Don't jump all over the cops for this one, though: Writing anti-revenge-porn laws is tough. If you make it illegal for the person who took a photo to publish it without getting the subject's permission, then you're not protecting people who share nude selfies, which makes up the majority of revenge porn photos. And the laws won't get more specific until people decide that someone who takes a nude picture of themselves still deserves protection. Silly lawmakers -- naked people are clearly very vulnerable. They need protection the most.
But don't get too disheartened yet, because ...
#1. Things Are Changing for the Better
Thomas Northcut/Digital Vision/Getty Images
End Revenge Porn has made an incredible amount of progress getting laws passed in a short amount of time. "We're working on at least a dozen state bills and a federal bill right now," Jacobs told us, "and it's only been 16 months!" That's a long time to be naked and helpless, but in congressional terms, it's practically time travel. Luckily, others are helping fill the gaps:
James McGibney, a former Marine who runs Bullyville.com, sued a prominent revenge porn site owner for $250,000 (with daily compounding interest, which is the worst kind of interest), for accusing McGibney of being a pedophile and threatening his wife. "There's no point in having pissing matches online. We look at everything from a legal scenario," McGibney told us. "Word gets out that if you own a revenge porn site, Bullyville will come after you. And they have to think, 'Is it worth it ... when this is coming?'"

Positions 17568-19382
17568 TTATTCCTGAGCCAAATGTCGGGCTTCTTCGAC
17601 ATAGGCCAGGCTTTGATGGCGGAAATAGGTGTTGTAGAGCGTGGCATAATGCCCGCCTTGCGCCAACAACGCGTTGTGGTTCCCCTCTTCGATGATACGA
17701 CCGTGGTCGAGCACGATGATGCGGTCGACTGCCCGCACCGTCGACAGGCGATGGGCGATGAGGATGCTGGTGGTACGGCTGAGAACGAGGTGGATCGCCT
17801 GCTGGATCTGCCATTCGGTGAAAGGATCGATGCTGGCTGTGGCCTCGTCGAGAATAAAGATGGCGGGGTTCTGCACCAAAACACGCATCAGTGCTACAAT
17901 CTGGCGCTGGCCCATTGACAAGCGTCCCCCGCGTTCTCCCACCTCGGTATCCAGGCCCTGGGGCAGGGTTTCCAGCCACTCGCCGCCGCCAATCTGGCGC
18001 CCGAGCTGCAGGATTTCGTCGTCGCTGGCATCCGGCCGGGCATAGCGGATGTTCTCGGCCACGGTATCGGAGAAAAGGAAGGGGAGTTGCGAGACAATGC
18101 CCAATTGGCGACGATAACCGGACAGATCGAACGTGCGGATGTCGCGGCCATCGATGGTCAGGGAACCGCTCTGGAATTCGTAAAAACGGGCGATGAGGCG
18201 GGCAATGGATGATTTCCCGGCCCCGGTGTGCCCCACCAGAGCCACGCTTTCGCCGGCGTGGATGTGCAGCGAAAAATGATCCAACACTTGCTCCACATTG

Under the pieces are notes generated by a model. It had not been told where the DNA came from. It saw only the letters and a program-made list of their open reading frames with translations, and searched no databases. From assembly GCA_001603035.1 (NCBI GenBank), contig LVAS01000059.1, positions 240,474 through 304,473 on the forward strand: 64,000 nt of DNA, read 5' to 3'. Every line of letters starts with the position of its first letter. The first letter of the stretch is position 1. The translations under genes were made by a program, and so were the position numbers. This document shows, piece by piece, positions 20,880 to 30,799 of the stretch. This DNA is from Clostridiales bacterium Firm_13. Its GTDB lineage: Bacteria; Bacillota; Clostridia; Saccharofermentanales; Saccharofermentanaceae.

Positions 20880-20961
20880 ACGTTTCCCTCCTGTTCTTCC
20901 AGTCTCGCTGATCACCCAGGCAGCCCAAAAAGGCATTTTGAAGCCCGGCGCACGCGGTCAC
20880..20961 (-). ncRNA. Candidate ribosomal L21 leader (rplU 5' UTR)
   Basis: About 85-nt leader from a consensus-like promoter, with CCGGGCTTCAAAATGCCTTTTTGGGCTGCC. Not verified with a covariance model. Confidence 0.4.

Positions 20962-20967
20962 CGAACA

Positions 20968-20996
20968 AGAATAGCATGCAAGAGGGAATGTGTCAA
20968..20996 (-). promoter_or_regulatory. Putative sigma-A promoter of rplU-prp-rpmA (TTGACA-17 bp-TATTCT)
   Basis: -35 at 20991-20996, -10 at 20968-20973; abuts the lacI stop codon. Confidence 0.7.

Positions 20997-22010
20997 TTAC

Adam Steinbaugh, a legal blogger, helped expose an extortion scam with the website IsAnybodyDown.com: "It was basically telling people 'if you don't want to be featured on our website, contact this attorney' ... turns out it's the same person who runs the website." He also works with PayPal to get revenge porn site owners' accounts shut down, and once all the money goes out of being a living stain on the underwear of humanity, most people find a different career path. On Twitter, he helps victims get in contact with lawyers who can help them with their specific case, making him the owner of perhaps the first and only practical Twitter account in history.
They're all learning something: When you make the Internet understand that there are real people behind the pics, most users don't like revenge porn. "When I first started End Revenge Porn, and I would post on blogs and news sites about it, the response was 100 percent negative," said Jacobs. "Now, it's very seldom that we get a negative response. Once I started putting a face and a personal experience on this, people started thinking, 'I don't care if trolls speak against me. What this girl went through is terrible, and what she's doing is amazing, and someone needs to help her.'"
Good job, humanity!